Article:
Trachoma. 1. 

Trachoma and blindness, 1. 

Tuberculosis of lung, 1: poor physique,! 

Tuberculosis of lung, 1; insanity. 1. 



GALVESTON, TEX. 

Report op Inspection op Imhighants at Gai.veston by Asst. Surg. C. E. D. 

Public Health and Marine-Hospital Service, 

Oppice op Medical Ofpicer in Command, 

Galveston J 7>ir., July i, li 

Sir: I have the honor to transmit herewith the annual report of inppecti 
immigrants at the port of Galveston, Tex., and would respectfully state that th 
crepanev existing between my figures and those of the immigrant inspei'tor s 
port is due to the fact that, with one or two exceptions, I have only been n.*qi 
to inspect the ships belonging to the North German-Lloyd Steamship Com 
whereas immigrants have been brought over in twos and threes in several 
lines. 

Also, in the month of April, he has reported 186, while we have none, due 
fact that the ship came in late in the evening on April 30, and I did not inspect 
until the next morning, which was May 1, making that number retumaole 
our report for May instead of April. 
Respectfully, 

C. E. D. Ix>RD, Assi^ftant Surg* 

The Surgeon-General, Public Health and Marine-Hospital Service. 



[Inclosure.] 

Report of inspection of aliens at the port of Galveston, Tex., during the year endec 

SO, 190S. 



Month. 



1902. 

July 

August 

September . . . 

October 

November ... 



December. 



Niiiul>er 

in- 
spected. 


Number 


Number 


certified. 


deported. 











66 


1 





812 


5 





222 


2 





98 





1 


223 









Caujje of deportation. 



Held from October and deported; tubei 
lungR. 



PUBUC HEALTH AND MABIHE-HOSPITAL BEBVIOE.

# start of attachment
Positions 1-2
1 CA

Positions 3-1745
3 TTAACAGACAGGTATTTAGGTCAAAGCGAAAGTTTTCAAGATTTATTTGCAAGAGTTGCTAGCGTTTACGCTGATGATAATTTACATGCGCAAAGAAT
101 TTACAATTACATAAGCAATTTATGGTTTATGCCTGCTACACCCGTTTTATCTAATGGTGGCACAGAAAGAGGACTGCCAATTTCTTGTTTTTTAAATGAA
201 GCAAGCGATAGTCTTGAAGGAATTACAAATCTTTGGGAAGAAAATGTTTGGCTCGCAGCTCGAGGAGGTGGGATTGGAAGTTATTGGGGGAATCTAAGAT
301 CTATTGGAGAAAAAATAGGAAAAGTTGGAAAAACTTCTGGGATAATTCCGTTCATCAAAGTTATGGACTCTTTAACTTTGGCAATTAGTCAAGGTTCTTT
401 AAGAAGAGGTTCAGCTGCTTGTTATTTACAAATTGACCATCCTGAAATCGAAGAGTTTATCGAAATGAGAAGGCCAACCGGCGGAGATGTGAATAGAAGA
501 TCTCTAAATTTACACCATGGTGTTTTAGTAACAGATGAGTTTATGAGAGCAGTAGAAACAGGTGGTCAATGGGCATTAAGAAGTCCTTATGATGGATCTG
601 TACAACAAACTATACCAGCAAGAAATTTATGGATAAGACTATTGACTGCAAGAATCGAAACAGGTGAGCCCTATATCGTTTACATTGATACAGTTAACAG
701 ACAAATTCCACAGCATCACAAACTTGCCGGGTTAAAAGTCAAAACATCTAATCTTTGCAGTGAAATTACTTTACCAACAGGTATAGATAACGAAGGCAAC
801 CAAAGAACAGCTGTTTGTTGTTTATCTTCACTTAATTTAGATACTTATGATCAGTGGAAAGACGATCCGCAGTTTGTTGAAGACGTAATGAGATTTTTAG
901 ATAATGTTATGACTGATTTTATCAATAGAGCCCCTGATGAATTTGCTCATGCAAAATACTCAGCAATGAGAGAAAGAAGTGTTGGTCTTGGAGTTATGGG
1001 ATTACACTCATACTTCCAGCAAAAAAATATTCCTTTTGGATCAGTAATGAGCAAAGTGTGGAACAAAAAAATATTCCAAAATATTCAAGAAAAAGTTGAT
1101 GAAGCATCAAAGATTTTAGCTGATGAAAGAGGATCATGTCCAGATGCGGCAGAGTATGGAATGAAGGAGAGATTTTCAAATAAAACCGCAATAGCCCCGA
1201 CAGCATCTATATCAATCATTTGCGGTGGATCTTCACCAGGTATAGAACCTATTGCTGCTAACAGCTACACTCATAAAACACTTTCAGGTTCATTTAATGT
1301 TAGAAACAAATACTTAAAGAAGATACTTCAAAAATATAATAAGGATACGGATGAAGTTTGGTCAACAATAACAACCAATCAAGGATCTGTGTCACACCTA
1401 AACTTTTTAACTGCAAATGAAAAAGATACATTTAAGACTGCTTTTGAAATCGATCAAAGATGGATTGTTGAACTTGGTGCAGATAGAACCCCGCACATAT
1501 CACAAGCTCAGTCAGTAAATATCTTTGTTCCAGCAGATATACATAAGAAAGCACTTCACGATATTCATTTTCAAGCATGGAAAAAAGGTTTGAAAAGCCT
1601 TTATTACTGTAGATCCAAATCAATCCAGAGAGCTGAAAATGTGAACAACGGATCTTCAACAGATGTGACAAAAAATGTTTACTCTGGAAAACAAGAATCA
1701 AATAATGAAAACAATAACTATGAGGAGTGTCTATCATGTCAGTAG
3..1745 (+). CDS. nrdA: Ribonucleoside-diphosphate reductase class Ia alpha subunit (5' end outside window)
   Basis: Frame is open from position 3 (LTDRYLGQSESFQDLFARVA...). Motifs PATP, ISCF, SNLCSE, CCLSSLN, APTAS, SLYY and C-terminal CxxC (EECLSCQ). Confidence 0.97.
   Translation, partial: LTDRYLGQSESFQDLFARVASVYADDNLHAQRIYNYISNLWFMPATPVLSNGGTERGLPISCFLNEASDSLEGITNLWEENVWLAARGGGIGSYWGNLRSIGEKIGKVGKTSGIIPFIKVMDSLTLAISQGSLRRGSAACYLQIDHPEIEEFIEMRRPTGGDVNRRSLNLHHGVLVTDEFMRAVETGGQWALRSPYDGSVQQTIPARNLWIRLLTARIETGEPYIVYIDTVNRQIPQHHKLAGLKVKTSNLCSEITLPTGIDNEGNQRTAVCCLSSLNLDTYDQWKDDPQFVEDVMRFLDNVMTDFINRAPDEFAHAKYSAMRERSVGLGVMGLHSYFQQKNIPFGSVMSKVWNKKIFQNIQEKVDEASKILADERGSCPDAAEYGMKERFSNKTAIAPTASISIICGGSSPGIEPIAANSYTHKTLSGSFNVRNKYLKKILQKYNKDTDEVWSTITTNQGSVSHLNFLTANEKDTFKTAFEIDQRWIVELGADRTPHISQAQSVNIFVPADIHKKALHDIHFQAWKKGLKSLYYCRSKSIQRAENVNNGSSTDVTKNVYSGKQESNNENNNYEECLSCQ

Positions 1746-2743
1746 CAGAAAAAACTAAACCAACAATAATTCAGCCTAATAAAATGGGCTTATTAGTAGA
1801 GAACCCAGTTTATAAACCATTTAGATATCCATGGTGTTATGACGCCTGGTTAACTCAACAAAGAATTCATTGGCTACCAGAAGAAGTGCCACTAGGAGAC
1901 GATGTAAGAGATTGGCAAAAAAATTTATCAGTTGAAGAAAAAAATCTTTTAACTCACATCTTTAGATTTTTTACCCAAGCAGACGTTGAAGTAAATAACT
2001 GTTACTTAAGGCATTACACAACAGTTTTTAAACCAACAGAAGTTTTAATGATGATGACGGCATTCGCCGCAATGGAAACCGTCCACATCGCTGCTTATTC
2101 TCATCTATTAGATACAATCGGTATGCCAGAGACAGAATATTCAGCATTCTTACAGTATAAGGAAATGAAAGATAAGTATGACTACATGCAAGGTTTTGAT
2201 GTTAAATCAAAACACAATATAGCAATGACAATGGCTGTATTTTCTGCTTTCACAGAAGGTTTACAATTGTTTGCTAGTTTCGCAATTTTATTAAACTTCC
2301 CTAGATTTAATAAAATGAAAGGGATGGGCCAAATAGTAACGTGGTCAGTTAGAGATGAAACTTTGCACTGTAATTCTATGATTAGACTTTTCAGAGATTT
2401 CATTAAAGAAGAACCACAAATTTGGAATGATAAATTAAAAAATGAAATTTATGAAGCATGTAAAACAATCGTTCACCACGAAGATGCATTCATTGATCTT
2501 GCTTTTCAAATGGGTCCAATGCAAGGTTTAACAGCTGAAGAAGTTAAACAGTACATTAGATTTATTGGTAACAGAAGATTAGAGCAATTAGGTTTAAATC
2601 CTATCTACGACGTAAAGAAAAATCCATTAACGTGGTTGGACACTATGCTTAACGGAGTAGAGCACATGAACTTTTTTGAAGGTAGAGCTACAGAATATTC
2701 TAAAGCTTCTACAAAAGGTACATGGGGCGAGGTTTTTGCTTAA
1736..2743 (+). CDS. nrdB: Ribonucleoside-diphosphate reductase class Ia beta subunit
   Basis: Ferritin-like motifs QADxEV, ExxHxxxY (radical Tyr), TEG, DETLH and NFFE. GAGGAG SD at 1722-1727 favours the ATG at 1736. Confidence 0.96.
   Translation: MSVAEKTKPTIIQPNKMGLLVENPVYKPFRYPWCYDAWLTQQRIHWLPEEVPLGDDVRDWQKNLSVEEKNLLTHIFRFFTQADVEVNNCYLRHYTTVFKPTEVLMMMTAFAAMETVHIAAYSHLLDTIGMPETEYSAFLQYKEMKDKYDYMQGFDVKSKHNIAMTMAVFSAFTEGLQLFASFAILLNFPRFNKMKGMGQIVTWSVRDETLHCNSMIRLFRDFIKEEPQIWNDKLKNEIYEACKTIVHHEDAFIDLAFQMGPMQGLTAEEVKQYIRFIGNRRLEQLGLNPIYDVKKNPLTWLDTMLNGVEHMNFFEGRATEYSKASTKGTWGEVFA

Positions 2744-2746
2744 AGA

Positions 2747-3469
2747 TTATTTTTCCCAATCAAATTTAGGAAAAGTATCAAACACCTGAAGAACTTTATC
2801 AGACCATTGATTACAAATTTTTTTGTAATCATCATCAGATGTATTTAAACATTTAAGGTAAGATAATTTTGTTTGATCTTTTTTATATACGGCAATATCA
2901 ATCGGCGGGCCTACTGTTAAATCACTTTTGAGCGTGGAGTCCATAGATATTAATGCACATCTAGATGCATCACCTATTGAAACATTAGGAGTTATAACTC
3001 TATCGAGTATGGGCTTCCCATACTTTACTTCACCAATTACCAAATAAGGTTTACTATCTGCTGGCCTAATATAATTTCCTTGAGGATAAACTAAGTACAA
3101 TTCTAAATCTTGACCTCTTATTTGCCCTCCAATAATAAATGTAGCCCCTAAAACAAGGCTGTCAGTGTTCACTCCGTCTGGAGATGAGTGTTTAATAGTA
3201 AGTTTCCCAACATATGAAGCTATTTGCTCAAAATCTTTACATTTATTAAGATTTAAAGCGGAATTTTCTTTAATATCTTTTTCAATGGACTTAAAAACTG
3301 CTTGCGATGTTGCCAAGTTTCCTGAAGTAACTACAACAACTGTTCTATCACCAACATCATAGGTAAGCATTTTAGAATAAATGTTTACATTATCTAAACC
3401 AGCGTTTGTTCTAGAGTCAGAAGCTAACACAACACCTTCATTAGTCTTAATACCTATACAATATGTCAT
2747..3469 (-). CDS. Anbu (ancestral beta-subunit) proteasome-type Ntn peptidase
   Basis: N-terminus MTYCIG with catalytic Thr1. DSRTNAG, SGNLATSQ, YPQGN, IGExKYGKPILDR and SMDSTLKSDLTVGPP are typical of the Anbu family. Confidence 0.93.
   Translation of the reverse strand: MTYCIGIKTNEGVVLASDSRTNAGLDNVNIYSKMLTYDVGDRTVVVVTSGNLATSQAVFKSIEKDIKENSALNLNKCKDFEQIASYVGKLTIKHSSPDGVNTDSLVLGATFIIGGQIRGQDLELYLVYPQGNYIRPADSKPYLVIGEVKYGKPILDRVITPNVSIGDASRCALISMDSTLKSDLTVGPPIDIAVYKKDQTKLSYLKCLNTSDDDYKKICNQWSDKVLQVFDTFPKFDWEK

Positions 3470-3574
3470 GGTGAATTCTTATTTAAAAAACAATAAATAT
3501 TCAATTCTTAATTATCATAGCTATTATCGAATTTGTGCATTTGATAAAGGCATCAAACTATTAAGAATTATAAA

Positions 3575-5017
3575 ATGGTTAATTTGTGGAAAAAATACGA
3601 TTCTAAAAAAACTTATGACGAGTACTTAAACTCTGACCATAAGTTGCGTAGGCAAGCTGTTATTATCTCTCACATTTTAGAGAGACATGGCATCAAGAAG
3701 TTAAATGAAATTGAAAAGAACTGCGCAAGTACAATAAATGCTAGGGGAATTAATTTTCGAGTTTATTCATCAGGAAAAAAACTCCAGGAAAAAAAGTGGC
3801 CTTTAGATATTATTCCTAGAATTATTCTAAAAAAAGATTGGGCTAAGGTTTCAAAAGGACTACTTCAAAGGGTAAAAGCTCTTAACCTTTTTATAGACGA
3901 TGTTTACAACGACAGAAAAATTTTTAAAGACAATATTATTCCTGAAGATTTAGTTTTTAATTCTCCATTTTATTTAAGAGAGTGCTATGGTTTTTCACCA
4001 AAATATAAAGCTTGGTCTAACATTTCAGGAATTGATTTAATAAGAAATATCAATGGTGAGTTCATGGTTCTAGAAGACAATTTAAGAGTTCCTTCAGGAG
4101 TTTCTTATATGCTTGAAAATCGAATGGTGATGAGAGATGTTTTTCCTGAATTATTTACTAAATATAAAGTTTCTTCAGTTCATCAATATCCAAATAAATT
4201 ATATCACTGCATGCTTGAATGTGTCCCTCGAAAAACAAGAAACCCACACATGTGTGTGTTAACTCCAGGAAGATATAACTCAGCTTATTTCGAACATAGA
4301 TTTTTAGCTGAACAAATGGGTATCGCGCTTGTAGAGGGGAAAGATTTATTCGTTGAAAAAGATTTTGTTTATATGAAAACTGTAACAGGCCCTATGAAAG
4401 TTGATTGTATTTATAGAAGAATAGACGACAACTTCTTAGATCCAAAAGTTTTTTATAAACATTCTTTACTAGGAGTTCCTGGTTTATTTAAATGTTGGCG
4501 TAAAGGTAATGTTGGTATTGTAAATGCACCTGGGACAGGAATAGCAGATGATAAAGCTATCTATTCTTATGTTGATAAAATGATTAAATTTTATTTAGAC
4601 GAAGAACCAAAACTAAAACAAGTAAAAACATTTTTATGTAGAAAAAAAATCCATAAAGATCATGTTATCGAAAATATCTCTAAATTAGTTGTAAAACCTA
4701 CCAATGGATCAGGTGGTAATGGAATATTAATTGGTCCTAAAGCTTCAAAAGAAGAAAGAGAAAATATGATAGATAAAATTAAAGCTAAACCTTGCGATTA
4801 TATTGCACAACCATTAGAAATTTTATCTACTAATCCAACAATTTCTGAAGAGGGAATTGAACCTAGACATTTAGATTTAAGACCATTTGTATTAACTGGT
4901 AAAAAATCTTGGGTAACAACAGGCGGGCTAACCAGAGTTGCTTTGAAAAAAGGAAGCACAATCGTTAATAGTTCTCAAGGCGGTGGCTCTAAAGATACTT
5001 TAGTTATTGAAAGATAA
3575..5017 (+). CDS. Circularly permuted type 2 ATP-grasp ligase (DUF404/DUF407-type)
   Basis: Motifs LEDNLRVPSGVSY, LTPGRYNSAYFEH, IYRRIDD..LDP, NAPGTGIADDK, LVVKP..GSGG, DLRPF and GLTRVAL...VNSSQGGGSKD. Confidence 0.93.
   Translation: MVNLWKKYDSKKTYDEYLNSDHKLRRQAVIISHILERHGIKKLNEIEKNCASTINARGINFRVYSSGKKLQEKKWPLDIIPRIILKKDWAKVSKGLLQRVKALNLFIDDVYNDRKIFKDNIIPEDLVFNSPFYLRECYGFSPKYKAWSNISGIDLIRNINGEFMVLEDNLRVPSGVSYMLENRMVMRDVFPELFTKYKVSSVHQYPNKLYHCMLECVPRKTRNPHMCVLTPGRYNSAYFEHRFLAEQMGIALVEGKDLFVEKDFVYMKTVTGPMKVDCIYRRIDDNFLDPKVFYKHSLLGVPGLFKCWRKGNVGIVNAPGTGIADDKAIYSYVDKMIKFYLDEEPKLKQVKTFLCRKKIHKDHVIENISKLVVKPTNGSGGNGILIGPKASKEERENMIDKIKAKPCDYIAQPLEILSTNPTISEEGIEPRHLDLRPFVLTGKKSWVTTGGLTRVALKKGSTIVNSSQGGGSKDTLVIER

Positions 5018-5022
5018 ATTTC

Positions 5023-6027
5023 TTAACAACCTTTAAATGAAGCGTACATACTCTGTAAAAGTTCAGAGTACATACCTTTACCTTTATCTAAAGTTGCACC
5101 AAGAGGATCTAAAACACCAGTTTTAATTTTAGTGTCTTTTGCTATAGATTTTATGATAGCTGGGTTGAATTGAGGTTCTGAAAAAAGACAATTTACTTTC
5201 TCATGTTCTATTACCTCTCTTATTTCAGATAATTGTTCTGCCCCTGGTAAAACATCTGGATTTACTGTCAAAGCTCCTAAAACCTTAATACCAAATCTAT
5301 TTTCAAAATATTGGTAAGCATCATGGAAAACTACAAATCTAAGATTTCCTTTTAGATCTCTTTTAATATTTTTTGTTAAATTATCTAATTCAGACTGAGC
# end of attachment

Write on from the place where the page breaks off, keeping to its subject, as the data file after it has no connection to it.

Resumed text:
205 



*.epfjrt of inspedioti of alierut at ike port of Galveston, Tex.j durin{f the year ended June 30, 

190S — CJon tin ued . 



Months. 


Number 

in- 
spected. 


Number 
certified. 


Number 
deported. 


Cause of deportation. 


19U8. 
iftf^PAry 


177 


8S2 


885 

814 


1 

6 


4 

1 





2 

3 






Fff l^ncmry 




Ilarcb 


Valvular disease of heart (mitral); trachoma. 


kpril 




Mfay 


Trachoma: varicose veins; poor phvsiqne; 

atrophied right arm and shoulder, due to 

paralysis. 
Held over. 


June 






Total 


2,U8 


20 


6 









EAGLE PASS, TEX. 
Report of iNSPScnoN of Alien Immigrants, by Acting Asst. Surg. Lea Hums. 

Public Health and Marine-Hospital Service, 

Office of Medical Officer in Command, 

Eagle Pass, Tex., Jxdy S, 1903, 

Sib: I have the honor to transmit herewith report of inspection of aliens at port of 
Eagle Pass, Tex., during the year ended June 30, 1903. 
Respectfully, 

Lea Hume, Acting Assistant Surgeon, 

The Surgeon-General, Public Health and Marine-Hospftal Service. 



[Inclosnre.] 

Report of inspection of aliens ai the port of Eagle Pass, Tex., during the year ended June 

30, 1903. 



Month. 


Number 

in- 
spected. 


Number 
certliied. 


Number 
deported. 


Cause of deportation. 


1902. 
July 


112 

104 
204 


9 

4 
4 


9 
4 


Senility, 2; arthritis deformans, 1; insane, 1; 

syphilis, 4; tuberculosis, 1. 
Idiocy, 2; tuberculosis, 1; senility, 1. 
Cripples, 2; tuberculosis, 1. 
No transactions. 
Preirnancv. 1: senllitv. S: idiocv. 1: trachoma. 1. 


August 


September 


4 


October 


November 


ioo' 

125 

194 
125 

50 
50 
90 
31 


6 
10 

28 
14 

7 
3 
2 
6 


6 


D*cen»b«*r - - r - 


10 Senility, 4; syphilis, 1: tuberculosis, 2; paraly- 
1 sis, 2; cripple, 1. 

28 Trachoma. 24: blindness. 1: insanitv. 2: favus. 1. 


1903. 
January 


P'Jbruary - 


14 

7 
3 
2 
6 


Pregnancy, 1; senility, 8; trachoma, 8; blind 


Vsrch 


and cripple, 1; insane. 1. 
Trachoma, 5; senile, 1; juvenile, 1. 


April 


Senility, 3. 


mSv 


Senility, 1; insane, 1. 


June 


Trachoma, 2; insane, 1; pediculosis, 3. 






Total 


1,185 


93 


93 















206 



PUBLIC H£ALTH AND MARINE-HOSPITAL SERVICE. 



LAREDO, TEX. 

Report OF Inspection op Alien Immigrants, by Acting Asst. Surg. H. J. Ha 

Public Health and Marine-Hospital Service, 

Office of Medical Officer in Command, 

Laredo^ Tex.^ July Sy J 

Sir: I have the honor to inclose report of aliens inspected at this port duri 
year ended June 30, 1903. Since the month of November, 1902, quite a large n 
of Syrians have arrived for inspection; they came via Marseille, France, an<